Life with the PalmOne Treo 650

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I have had a chance to use my new Treo 650 from Palm One for about a week and a half and am ready to make some observations and comments on it. First, a little background. As before, I am using T-Mobile in Los Angeles. I purchased the Unlocked Treo 650 directly from Palm One before their unfortunate decision to raise the price a hundred bucks.

As I have already ranted about that, I will spare you it again. My transition from my previous smartphone, the Sony Ericsson P910i, was simplicity itself. I took my SIM card out of the Sony and put it in the Treo, turned on the phone application in the Treo and was able to make calls immediately. Also, my internet and wap settings were preserved and i was able to browse the web from the Treo, using the included Blazer web browser, and send text and picture messages. All without having to enter any new settings.

All in all, a good start for the Treo 650. Then, I began the process of setting up my Macintosh desktop, a Dual 2Ghz G5, to sync with the Treo via iSync. As this is a Palm-based device, this too proved to be very simple. I installed the Palm Desktop software and the Palm conduits (you need them even if you intend to use iSync later). Then, i installed the iSync Palm conduit, went to the conduit settings and enabled iSync for my Treo (which is cleverly named chu, after me).

Then, in the iSync application, the Treo icon appeared and I set it to sync my address book and ical calendars. I then connected the sync cable, navigated to the hotsync icon on the Treo and went for it. Unlike my previous experiences with the P910i, I am happy to say that they first sync went off without a hitch. As it was the first time, it took several minutes to load all of my contacts and ical data. Subsequent syncs have gone much, much faster and have resulted in no errors so far.

The Treo 650 comes bundled with some applications such as Documents to Go for viewing word, excel and powerpoint docs, Versamail, for sending and receiving email and a web browser called Blazer. All of these apps are installed the first time you sync as well, which also contributes to the long duration of the first sync. And, as this Treo 650 has bluetooth, it has also synced via that interface with no problems. However, sync takes even longer that way so if you plan on installing any software or moving large documents, its better (and faster) to use the usb cable.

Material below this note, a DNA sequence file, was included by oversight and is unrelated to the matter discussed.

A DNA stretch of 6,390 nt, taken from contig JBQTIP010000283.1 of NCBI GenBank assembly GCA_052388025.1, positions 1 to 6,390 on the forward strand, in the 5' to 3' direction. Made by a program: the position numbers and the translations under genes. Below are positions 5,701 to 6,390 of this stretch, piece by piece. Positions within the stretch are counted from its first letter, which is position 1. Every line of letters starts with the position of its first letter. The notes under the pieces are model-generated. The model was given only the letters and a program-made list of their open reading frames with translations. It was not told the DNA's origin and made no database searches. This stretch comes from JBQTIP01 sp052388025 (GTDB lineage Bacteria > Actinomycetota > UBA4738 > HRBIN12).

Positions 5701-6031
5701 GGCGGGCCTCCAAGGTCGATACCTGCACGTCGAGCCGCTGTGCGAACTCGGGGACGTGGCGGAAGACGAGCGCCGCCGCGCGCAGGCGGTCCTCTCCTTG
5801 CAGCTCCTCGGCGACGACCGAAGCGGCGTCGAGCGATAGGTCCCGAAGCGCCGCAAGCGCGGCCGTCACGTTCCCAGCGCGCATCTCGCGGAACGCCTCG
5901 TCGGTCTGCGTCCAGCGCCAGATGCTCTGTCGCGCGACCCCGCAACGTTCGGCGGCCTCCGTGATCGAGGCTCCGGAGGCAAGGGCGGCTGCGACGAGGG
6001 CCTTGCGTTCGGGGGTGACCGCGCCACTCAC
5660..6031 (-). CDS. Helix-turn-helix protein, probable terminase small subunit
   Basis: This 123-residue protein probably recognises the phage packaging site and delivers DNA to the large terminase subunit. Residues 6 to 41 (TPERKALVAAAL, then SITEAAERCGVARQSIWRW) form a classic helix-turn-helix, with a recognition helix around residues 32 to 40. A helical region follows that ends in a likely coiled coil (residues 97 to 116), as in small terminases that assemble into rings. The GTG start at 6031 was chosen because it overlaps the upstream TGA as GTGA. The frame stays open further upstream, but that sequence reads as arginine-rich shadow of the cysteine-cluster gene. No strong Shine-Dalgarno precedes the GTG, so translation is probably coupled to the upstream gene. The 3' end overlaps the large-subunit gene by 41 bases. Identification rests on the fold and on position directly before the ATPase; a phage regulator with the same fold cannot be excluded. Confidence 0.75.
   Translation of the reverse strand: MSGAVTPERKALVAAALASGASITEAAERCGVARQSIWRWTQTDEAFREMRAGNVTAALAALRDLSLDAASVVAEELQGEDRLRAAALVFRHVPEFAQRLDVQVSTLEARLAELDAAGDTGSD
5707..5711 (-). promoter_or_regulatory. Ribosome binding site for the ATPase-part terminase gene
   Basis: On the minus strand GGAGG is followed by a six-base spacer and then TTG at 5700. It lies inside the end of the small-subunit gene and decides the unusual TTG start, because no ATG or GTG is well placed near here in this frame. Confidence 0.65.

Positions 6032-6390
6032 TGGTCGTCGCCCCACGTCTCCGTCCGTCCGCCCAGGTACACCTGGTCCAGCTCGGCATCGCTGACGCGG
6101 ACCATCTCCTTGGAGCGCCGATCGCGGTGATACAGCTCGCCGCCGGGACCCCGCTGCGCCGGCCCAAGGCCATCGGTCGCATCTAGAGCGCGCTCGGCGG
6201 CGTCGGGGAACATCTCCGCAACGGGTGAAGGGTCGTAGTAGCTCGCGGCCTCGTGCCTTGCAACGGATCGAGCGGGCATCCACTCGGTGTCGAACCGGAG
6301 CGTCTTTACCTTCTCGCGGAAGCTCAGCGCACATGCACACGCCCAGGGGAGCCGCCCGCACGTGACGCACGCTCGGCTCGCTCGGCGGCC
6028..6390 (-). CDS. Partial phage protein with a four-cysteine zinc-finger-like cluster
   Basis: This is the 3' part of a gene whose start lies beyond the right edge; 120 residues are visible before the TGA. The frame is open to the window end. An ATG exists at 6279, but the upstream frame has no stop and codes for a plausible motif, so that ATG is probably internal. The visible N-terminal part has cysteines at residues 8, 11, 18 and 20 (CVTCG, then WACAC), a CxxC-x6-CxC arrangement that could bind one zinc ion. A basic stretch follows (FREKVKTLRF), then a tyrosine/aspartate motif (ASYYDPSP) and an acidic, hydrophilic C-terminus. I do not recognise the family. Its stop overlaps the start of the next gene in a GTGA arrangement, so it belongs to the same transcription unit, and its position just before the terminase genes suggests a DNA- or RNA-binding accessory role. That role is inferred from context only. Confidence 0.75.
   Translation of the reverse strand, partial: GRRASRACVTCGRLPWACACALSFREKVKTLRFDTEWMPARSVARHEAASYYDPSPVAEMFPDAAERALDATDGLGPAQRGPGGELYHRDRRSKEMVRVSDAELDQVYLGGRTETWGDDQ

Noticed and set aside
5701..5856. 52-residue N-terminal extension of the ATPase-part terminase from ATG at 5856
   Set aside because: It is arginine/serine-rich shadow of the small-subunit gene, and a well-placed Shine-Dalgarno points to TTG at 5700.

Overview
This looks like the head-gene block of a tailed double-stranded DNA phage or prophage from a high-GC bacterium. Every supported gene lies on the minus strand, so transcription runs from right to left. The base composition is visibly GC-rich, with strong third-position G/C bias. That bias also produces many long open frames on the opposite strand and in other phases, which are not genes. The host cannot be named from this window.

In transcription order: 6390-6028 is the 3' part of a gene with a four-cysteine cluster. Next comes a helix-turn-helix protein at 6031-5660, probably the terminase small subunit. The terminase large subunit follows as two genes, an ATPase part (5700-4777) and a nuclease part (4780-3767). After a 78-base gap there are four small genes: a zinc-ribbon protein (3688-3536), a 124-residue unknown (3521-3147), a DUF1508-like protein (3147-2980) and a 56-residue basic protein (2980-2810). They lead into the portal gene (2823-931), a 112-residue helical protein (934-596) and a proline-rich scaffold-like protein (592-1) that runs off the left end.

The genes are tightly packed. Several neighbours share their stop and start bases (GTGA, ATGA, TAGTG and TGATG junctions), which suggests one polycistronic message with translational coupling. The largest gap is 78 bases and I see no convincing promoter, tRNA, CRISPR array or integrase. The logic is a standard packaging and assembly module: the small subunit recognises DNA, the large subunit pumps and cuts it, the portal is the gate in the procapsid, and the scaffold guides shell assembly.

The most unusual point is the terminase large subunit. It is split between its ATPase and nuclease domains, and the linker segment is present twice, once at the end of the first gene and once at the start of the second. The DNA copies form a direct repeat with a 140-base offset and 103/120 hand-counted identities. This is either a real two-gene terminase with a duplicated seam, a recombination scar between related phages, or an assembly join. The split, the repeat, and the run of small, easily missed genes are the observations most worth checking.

Now, a few bad things. First, the included email software, Versamail, is not very good, at least for me. It has the bad habit of downloading every email each time it syncs, even ones that I have deleted and told it to delte from the server. That gets annoying. Plus, I have had it set to retrieve my email from my main two accounts at one hour intervals throughout the day. Unfortunately, it is only successful about half the time and twice it has frozen to the point that I have had to perform a soft reset of the Treo to get it to work again. Not so great.

So, I dumped it in favor of another email program called SnapperMail. So far, SnapperMail has performed perfectly and has done exactly what I want an email program to do. Get my email. SnapperMail, sadly, is not free but for me, its worth the price. Your mileage may vary and you may find that VersaMail is enough for your needs. It just wasn’t for me. My intention is for the Treo to mitigate the necessity for me to carry around my Powerbook all the time. Don’t get me wrong, I love my 12“ Powerbook. It rocks. However, the Treo 650 is much smaller, lighter and has a good battery that can be recharged in the car, if necessary.

While we are on the subject of batteries, the Treo seems to have a pretty good one. I use the Treo 650 every day to make calls, check email, browse the web, take photos and for many other things. I have yet to run out of battery power during the day. I do charge it every night but even after a ful day of use, the battery is usually only about half gone, if that much. So, that’s pretty good battery life in my opinion. Plus, with the new file system, if I did run out of power, I would not lose the items stored in the memory of the Treo 650.

This is a great improvement over the Treo 600. Although, this feature has angered some treo 650 users because although the new file system has this one big advantage, it also makes programs and files take up more space so consequently, the Treo 650 actually has less usable memory than the Treo 600. While I applaud Palm One for making improvements, would it have killed them to up the internal memory to 64 mb or even more? Even the P910i had more internal memory. Maybe that will come in the next version of the Treo.

In the next installment, more usability stuff along with web browser comparisons and IM clients.

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